Over all 1,644 people are in critical condition, according to the health ministry. Hospital bed occupancy is at 53.8% and adult intensive care unit occupancy is at 65%, the ministry said.

Turkey's highest single-day increase in new cases since the beginning of the pandemic was in December 2020 when it recorded more than 33,000 new infections in a single day.

3:14 p.m. ET, March 22, 2021

Global Covid-19 cases increase for fifth consecutive week, WHO official says 

From CNN's Naomi Thomas

Maria van Kerkhove, the World Health Organization’s technical lead for coronavirus response, said Monday that global cases of Covid-19 have risen for the fifth consecutive week, and that WHO is seeing worrying trends in Europe, as well as number of areas.

“Four of our five WHO regions are seeing an increase in transmission,” she said at a news briefing. “This is the fifth week in a row globally that we have seen an increase in transmission. In the last week, cases have increased by 8%.” 

There was a 12% increase in Europe, van Kerkhove said, adding that it is driven by several countries across the region and by the B.1.1.7 variant, which is starting to circulate in many countries in the eastern part of Europe. 

The Southeast Asia region has seen a 49% increase in cases, largely driven by increases in India and a number of other countries. 

The eastern Mediterranean region has seen an increase of 8%. 

The Western Pacific region has seen an increase of 29%, largely driven by an increase in cases in the Philippines and Papua New Guinea. 

“The Americas and Africa have seen a slight decline in the last seven days,” she said. “But, overall, we’re seeing increasing trends and these are worrying trends.” 

Van Kerkhove said that in Europe and across a number of countries there is a combination of factors associated with transmission increases, including pressure for the countries to open up and difficulties with individuals and communities complying with proven control measures.

2:43 p.m. ET, March 22, 2021

Venezuela will receive two Cuban vaccine candidates in April

From CNN’s Karol Suarez and Patrick Oppmann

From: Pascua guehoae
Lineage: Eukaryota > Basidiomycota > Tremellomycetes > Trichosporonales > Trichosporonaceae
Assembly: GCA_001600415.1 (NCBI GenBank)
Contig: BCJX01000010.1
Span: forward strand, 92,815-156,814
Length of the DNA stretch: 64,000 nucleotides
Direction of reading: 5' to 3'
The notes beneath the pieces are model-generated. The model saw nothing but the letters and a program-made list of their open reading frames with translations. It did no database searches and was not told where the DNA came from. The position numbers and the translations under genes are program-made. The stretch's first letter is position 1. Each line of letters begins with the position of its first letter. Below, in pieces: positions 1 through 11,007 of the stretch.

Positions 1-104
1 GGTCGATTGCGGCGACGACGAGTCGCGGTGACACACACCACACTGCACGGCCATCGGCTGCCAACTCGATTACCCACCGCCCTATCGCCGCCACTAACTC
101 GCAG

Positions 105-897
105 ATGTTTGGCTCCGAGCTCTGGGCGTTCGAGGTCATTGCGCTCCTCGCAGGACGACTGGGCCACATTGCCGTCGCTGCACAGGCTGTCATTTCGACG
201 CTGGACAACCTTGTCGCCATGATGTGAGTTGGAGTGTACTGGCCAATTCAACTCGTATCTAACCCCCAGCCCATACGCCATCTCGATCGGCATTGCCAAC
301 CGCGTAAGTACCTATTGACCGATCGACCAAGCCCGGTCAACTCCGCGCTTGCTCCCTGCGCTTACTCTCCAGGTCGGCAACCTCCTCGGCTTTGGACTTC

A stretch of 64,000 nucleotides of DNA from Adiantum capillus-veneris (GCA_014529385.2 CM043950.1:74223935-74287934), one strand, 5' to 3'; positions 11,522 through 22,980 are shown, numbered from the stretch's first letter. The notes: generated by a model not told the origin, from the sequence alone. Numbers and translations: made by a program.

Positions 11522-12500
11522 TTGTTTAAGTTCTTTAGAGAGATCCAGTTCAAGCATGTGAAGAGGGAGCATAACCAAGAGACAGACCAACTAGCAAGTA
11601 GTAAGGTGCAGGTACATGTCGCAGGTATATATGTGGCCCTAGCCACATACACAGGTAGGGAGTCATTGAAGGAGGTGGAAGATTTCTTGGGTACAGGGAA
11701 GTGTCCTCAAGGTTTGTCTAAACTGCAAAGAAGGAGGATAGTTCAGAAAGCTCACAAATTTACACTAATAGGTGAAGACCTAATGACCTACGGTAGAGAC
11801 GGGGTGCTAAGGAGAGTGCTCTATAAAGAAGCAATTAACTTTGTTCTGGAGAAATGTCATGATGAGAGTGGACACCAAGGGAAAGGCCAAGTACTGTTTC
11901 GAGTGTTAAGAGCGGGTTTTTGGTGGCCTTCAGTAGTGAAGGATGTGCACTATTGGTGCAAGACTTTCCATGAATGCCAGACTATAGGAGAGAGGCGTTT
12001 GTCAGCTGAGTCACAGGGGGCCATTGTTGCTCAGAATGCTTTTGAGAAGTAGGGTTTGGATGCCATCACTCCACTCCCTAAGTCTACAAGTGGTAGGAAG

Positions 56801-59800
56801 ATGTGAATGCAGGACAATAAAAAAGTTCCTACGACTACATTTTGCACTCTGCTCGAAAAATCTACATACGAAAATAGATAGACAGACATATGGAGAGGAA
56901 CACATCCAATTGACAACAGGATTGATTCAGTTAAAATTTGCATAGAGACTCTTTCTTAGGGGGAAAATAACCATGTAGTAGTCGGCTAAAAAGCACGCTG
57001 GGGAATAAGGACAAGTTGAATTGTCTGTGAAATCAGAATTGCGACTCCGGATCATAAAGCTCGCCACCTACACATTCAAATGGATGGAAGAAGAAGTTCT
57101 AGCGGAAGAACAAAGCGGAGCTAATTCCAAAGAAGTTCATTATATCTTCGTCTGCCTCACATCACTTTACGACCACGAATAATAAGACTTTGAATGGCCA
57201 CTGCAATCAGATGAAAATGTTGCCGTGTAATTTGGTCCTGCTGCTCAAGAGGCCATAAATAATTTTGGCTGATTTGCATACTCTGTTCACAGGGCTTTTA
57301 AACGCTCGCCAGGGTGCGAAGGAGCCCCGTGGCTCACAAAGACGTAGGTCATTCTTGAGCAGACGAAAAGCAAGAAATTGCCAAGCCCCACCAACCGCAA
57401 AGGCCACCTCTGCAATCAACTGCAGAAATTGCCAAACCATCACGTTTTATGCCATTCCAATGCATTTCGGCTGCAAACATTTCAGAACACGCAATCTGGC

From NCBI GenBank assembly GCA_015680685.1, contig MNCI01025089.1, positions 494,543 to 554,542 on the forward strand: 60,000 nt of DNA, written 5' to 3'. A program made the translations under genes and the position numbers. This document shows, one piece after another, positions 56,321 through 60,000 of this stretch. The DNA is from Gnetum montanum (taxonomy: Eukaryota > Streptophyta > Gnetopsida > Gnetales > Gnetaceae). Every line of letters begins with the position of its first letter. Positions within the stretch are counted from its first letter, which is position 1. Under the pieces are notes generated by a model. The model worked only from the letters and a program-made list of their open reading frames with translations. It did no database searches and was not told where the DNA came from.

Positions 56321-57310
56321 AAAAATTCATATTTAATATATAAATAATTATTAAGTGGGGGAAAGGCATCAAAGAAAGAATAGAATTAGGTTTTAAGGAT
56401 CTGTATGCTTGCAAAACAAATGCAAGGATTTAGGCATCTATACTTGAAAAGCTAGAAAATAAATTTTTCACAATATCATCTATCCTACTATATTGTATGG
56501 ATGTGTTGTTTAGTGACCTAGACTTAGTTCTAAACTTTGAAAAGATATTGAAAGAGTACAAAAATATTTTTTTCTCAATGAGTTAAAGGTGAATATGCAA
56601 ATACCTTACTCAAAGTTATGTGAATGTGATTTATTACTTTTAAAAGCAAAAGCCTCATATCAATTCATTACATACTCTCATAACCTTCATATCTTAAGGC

Vials of the Abdala vaccine candidate are seen during a press conference in Havana, Cuba, on March 19.
Vials of the Abdala vaccine candidate are seen during a press conference in Havana, Cuba, on March 19. Katell Abiven/AFP via Getty Images

Embattled Venezuelan President Nicolas Maduro announced two of Cuba’s vaccine candidates would arrive in Venezuela in the first week of April.

“We will participate in phase three of their clinical trials heading to this vaccine's mass production," he said during a news conference on Sunday.

Maduro said 30,000 doses of Soberana 02 and 30,000 doses of Abdala will come into the country. Both vaccine candidates are in phase 3 clinical trials.

“I thank President Diaz Canel, the Cuban Public Health System, Army General Raúl Castro, and thank you for incorporating Venezuela in these trials; we're together creating the answers and solutions of our Caribbean Latin America," Maduro said.

On March 4, Sacha Llorenti the executive director of ALBA-TCP (Bolivarian Alliance for the Peoples of Our America – Peoples' Trade Treaty), a regional bloc of left leaning Caribbean and Latin American countries, announced the creation of a vaccine bank for its member countries. Cuba and Venezuela are both members of ALBA and the delivery of the vaccines will take place through the organization according to Cuban state media.

The vaccine bank is for member states to use if they are in need and vaccines developed in Cuba will have priority to be part of the bank.

2:38 p.m. ET, March 22, 2021

UK administers 30 million Covid-19 vaccine shots

From CNN’s Sarah Dean

A clinical pharmacist prepares to administer the AstraZeneca Covid-19 vaccine on March 12 in London.
A clinical pharmacist prepares to administer the AstraZeneca Covid-19 vaccine on March 12 in London. Chris Jackson/Getty Images

More than 30 million doses of Covid-19 vaccine have now been administered in the UK, Health Secretary Matt Hancock announced on Monday. 

This total figure includes first (27,997,976) and second doses (2,281,384). The government publishes these figures on its online dashboard daily. 

Hancock tweeted that the “vaccine rollout is showing the best of Britain”.

See the tweet: